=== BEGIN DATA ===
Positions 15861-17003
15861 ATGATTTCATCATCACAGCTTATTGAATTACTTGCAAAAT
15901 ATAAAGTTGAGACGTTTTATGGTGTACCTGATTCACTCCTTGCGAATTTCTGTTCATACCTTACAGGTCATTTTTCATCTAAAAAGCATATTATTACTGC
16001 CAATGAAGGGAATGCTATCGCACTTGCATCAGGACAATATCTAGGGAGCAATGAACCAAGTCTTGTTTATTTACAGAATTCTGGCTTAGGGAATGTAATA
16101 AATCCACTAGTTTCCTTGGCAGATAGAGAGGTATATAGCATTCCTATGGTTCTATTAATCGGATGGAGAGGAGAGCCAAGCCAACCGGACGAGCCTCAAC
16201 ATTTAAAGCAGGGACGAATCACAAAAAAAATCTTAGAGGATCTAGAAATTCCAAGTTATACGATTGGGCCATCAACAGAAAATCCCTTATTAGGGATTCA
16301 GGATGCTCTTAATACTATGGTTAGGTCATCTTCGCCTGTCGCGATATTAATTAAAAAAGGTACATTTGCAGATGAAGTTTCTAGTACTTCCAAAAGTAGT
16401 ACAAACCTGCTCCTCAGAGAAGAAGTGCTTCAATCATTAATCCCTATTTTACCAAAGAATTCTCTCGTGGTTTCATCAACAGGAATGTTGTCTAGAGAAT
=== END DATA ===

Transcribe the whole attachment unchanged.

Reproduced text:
Positions 15861-17003
15861 ATGATTTCATCATCACAGCTTATTGAATTACTTGCAAAAT
15901 ATAAAGTTGAGACGTTTTATGGTGTACCTGATTCACTCCTTGCGAATTTCTGTTCATACCTTACAGGTCATTTTTCATCTAAAAAGCATATTATTACTGC
16001 CAATGAAGGGAATGCTATCGCACTTGCATCAGGACAATATCTAGGGAGCAATGAACCAAGTCTTGTTTATTTACAGAATTCTGGCTTAGGGAATGTAATA
16101 AATCCACTAGTTTCCTTGGCAGATAGAGAGGTATATAGCATTCCTATGGTTCTATTAATCGGATGGAGAGGAGAGCCAAGCCAACCGGACGAGCCTCAAC
16201 ATTTAAAGCAGGGACGAATCACAAAAAAAATCTTAGAGGATCTAGAAATTCCAAGTTATACGATTGGGCCATCAACAGAAAATCCCTTATTAGGGATTCA
16301 GGATGCTCTTAATACTATGGTTAGGTCATCTTCGCCTGTCGCGATATTAATTAAAAAAGGTACATTTGCAGATGAAGTTTCTAGTACTTCCAAAAGTAGT
16401 ACAAACCTGCTCCTCAGAGAAGAAGTGCTTCAATCATTAATCCCTATTTTACCAAAGAATTCTCTCGTGGTTTCATCAACAGGAATGTTGTCTAGAGAAT